Insolvency is something that affects thousands of businesses each year. Unfortunately, many are forced to close as a result of being insolvent.
Sometimes, a director may not be aware that their company is insolvent, which could make them guilty of wrongful trading.
In any case, a director who knows that a company is insolvent and decides to continue to trade, therefore increasing the debts of the business, can be made liable for company debts.
Your limited company will be deemed insolvent if you can no longer pay bills when they fall due or the total of your liabilities exceeds the total value of assets.
There are three tests you can carry out to determine if either or both of the above are true:
• The cash flow test – can your company pay its debts when they are due?
• The balance sheet test – does your company owe more than it owns, or are the assets exceeded by its liabilities?
• The legal action test – if a business you owe money obtains a court judgment that goes unanswered or if your company has outstanding Statutory Demands for payment.
If your company fails any of these tests, you must maximise creditors’ interests as a priority, and your company is likely insolvent.
Here are some other red flags that your company could be heading for trouble:
‘Ceiling borrowing’ is when a business takes the maximum amount of money possible from its debtors or the bank to keep itself afloat.
You will likely also find that suppliers are refusing you credit or that you do not own sufficient assets to get a secured short-term loan.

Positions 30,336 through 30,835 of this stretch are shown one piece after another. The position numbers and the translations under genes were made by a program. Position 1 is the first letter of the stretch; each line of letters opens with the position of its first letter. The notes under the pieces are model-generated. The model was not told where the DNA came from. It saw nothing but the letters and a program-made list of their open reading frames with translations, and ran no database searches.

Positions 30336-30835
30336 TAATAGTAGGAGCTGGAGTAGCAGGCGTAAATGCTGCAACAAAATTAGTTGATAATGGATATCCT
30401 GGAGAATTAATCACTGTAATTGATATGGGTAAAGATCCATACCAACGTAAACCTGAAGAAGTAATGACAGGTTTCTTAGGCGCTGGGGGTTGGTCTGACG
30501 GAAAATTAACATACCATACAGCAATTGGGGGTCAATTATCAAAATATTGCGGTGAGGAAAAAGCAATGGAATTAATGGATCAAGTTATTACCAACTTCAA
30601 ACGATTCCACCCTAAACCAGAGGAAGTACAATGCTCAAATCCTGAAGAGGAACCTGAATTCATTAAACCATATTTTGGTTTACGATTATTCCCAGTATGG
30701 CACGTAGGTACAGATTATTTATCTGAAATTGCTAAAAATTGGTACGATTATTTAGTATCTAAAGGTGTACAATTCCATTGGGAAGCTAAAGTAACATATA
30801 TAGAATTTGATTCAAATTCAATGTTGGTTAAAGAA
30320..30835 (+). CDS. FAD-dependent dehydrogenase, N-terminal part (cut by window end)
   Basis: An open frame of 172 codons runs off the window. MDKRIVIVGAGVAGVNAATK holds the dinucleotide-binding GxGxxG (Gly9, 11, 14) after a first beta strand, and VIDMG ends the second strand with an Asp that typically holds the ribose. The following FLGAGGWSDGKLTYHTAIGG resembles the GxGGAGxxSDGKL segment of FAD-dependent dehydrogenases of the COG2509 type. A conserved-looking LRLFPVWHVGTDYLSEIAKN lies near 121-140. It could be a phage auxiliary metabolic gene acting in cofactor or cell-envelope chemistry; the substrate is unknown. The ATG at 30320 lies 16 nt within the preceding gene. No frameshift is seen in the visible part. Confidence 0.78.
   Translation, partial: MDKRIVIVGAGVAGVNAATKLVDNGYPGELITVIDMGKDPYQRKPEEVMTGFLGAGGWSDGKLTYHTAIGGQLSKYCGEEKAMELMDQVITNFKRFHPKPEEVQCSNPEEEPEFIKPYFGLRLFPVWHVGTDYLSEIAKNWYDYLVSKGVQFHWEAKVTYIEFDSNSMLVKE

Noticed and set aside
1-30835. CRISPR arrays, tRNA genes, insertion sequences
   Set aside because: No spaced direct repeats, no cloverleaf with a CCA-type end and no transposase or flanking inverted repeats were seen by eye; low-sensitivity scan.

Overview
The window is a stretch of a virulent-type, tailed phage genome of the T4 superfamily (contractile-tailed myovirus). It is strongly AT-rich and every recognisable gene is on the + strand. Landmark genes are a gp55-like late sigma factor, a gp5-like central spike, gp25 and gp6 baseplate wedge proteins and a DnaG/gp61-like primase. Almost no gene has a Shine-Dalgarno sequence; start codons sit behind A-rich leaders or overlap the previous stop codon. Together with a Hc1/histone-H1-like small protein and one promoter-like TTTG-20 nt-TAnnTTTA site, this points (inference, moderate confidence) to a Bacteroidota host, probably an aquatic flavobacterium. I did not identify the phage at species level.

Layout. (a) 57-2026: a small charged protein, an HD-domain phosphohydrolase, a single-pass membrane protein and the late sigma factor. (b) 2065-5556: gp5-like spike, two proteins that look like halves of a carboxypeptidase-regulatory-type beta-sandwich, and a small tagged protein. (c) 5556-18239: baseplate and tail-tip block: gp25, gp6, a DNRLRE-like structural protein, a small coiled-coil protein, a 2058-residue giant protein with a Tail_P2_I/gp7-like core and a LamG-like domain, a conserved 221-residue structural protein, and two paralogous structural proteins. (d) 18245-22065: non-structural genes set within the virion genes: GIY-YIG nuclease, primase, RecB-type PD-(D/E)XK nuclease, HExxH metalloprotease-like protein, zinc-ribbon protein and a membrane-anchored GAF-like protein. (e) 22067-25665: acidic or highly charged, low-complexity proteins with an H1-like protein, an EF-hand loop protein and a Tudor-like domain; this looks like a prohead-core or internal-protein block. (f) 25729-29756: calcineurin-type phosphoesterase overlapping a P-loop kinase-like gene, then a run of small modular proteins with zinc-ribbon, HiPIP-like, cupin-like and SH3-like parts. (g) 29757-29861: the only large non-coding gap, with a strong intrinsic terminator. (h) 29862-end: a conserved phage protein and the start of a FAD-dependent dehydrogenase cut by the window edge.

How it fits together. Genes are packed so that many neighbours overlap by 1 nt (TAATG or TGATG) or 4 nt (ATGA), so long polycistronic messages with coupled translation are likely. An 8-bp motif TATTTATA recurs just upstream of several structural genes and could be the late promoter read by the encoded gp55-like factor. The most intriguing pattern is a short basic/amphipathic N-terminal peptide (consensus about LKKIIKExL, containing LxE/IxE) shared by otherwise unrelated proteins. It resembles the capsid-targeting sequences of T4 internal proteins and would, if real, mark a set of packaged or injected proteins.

If your company cheques have bounced, suppliers may decide to take legal action in the form of a statutory demand.
Pressure from your creditors
One sign your company is heading for trouble is if your credit card companies, lenders, and other creditors have been pressuring you more than usual.
If this is happening and you’ve failed to reply to messages requesting immediate payment, you’ll need to act fast to avoid further fines and any threats of repossession.
Directors are not being paid
It’s not a very good sign if there are insufficient funds in place to pay the people in charge – especially if your business has been up and running for more than a year.
There is no money to pay staff wages
If the likelihood of meeting your wage bill is slim, this is a sure sign that insolvency is looming.
You may not have taken a salary from the company yourself recently, hoping that the situation corrects itself.
But this is very rarely the case, and once employees’ wages go unpaid, your business is already technically insolvent.
HMRC contacts you
With plenty of resources at their disposal when it comes to chasing organisations that owe them money, HM Revenue & Customs (HMRC) can put you under pressure before you know it.
They will not hesitate in taking action against you once they suspect that your organisation is insolvent.
You may need to close your limited company if it is insolvent.